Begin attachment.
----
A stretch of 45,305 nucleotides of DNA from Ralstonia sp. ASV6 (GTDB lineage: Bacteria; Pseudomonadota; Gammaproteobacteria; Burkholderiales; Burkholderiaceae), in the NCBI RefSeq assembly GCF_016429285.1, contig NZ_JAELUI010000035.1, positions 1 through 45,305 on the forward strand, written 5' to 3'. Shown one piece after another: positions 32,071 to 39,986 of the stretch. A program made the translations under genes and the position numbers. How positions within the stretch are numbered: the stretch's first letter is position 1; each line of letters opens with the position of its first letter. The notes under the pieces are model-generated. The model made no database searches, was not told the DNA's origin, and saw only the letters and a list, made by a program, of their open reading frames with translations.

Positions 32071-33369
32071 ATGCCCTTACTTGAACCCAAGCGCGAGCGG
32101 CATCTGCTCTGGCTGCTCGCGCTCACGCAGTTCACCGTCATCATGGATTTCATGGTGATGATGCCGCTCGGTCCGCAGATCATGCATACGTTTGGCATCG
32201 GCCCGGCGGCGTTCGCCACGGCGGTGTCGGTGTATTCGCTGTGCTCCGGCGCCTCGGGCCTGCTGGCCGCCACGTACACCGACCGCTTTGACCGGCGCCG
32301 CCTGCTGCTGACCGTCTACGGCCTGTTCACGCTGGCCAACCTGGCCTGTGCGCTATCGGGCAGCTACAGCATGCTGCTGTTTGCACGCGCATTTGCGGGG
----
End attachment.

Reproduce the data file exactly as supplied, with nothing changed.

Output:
A stretch of 45,305 nucleotides of DNA from Ralstonia sp. ASV6 (GTDB lineage: Bacteria; Pseudomonadota; Gammaproteobacteria; Burkholderiales; Burkholderiaceae), in the NCBI RefSeq assembly GCF_016429285.1, contig NZ_JAELUI010000035.1, positions 1 through 45,305 on the forward strand, written 5' to 3'. Shown one piece after another: positions 32,071 to 39,986 of the stretch. A program made the translations under genes and the position numbers. How positions within the stretch are numbered: the stretch's first letter is position 1; each line of letters opens with the position of its first letter. The notes under the pieces are model-generated. The model made no database searches, was not told the DNA's origin, and saw only the letters and a list, made by a program, of their open reading frames with translations.

Positions 32071-33369
32071 ATGCCCTTACTTGAACCCAAGCGCGAGCGG
32101 CATCTGCTCTGGCTGCTCGCGCTCACGCAGTTCACCGTCATCATGGATTTCATGGTGATGATGCCGCTCGGTCCGCAGATCATGCATACGTTTGGCATCG
32201 GCCCGGCGGCGTTCGCCACGGCGGTGTCGGTGTATTCGCTGTGCTCCGGCGCCTCGGGCCTGCTGGCCGCCACGTACACCGACCGCTTTGACCGGCGCCG
32301 CCTGCTGCTGACCGTCTACGGCCTGTTCACGCTGGCCAACCTGGCCTGTGCGCTATCGGGCAGCTACAGCATGCTGCTGTTTGCACGCGCATTTGCGGGG